Trademark applications (and registrations) provide you with numerous to protect your business and investment; in realization they will become your most dear business asset. There is a type of misconception that registering a company, purchasing the domain names and registering for tax purposes provides you with the legal rights to protect your brand. This is simply not the case; only a registered trademark can provide you with the legal backing to secure your venture and its future operations.
Questions often arise on whether to register a trademark. The simple answer is that it is imperative, providing the only form of protection that provides exclusive legal rights the following the company trademark for your specific goods and services, both in the offline and online environments; affording the business the capability to stop others from the brand and potentially damaging the reputation of the business.
In respect to a trademark application, numerous aspects surrounding the brand and image of the company can be protected. Such as logos, phrases, taglines, colours, fonts and images. Furthermore, trademarks are registered for particular goods and servicing. The inclusion of a written description of the business’ offerings provides the legal specifics of insurance coverage. It is important that the range of goods and/or services that the business produces is correctly classified into one of the 45 separate categories in existence.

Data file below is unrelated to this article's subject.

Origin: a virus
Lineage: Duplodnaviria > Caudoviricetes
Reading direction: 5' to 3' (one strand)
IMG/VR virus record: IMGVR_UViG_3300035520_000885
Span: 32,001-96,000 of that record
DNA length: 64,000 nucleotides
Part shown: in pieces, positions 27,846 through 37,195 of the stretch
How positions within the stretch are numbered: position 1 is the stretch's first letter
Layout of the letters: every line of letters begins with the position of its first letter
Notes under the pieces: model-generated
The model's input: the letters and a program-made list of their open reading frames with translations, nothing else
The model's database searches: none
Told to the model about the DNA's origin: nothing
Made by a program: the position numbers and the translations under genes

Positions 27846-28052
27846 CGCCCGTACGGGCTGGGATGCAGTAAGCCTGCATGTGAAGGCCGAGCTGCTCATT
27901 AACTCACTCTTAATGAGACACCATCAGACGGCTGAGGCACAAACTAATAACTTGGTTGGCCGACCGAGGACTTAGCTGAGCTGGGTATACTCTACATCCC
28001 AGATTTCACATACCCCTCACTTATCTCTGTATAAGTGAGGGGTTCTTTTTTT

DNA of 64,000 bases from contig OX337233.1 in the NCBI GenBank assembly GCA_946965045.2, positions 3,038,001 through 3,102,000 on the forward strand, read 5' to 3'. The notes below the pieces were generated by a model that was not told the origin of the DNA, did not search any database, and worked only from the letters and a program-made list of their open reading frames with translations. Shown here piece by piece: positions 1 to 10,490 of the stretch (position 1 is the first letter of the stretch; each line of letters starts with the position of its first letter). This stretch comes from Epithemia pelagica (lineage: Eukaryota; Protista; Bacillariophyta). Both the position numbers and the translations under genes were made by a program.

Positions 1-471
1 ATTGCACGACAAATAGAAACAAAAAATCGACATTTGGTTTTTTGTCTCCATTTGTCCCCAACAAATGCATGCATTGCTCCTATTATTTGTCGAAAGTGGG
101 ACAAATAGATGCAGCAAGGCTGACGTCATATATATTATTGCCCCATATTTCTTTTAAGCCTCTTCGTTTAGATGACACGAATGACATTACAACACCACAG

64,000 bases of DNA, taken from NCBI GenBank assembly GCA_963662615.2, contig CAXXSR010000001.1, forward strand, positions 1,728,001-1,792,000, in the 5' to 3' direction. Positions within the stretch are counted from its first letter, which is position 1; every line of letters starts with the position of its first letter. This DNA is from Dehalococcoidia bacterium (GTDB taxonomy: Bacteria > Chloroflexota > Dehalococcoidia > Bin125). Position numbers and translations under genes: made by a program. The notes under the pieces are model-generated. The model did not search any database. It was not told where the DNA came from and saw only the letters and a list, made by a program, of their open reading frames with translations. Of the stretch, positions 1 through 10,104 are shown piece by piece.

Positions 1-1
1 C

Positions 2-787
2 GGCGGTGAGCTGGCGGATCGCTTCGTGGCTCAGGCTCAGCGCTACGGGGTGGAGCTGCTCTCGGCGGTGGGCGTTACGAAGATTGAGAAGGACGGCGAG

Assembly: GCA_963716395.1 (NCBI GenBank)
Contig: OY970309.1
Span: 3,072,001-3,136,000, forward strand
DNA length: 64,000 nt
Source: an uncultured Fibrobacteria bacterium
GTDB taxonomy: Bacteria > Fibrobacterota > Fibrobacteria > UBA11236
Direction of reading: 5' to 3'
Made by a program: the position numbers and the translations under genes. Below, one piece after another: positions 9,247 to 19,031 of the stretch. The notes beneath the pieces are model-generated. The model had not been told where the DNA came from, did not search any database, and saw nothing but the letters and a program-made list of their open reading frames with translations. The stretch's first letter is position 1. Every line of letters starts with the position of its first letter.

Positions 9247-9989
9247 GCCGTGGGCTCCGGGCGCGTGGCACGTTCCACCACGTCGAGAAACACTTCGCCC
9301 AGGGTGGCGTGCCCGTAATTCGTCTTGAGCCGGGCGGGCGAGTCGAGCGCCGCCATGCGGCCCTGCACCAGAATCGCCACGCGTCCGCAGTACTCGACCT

It is important to highlight that trademark applications are country specific. For instance, this means that should you have a trademarked business in New Zealand that happens to be trading, or is proposing to trade, in Australia you should protect the brand and business conception nationwide too. Having rights into the brand, logo and product offerings in New Zealand does not mean you have got the same rights in Australia; a separate trademark application must be typed.
The process of a trademark application in both mentioned countries is very similar; however, there are longer confirmation times when applying for an Australian based trademark. The trademark application process in both countries are registered on a ‘first to file’ basis, which means that if another business or individual files a trademark application prior to your own, then they may gain the legal rights utilize the trademark. Once computer software is received, the trademarks office examined the application, searching for any potential issues in the application itself. It is then advertised for what is termed an ‘opposition period’, which enables other to lodge a complaint or objection re the job. However, objections are rare and the associated with trademark applications progress straight through to registration. The particular trademark registration is approved, the business will receive certification and approval for the exclusive user among the specified trademark status objected for the range of goods and services inked under the application.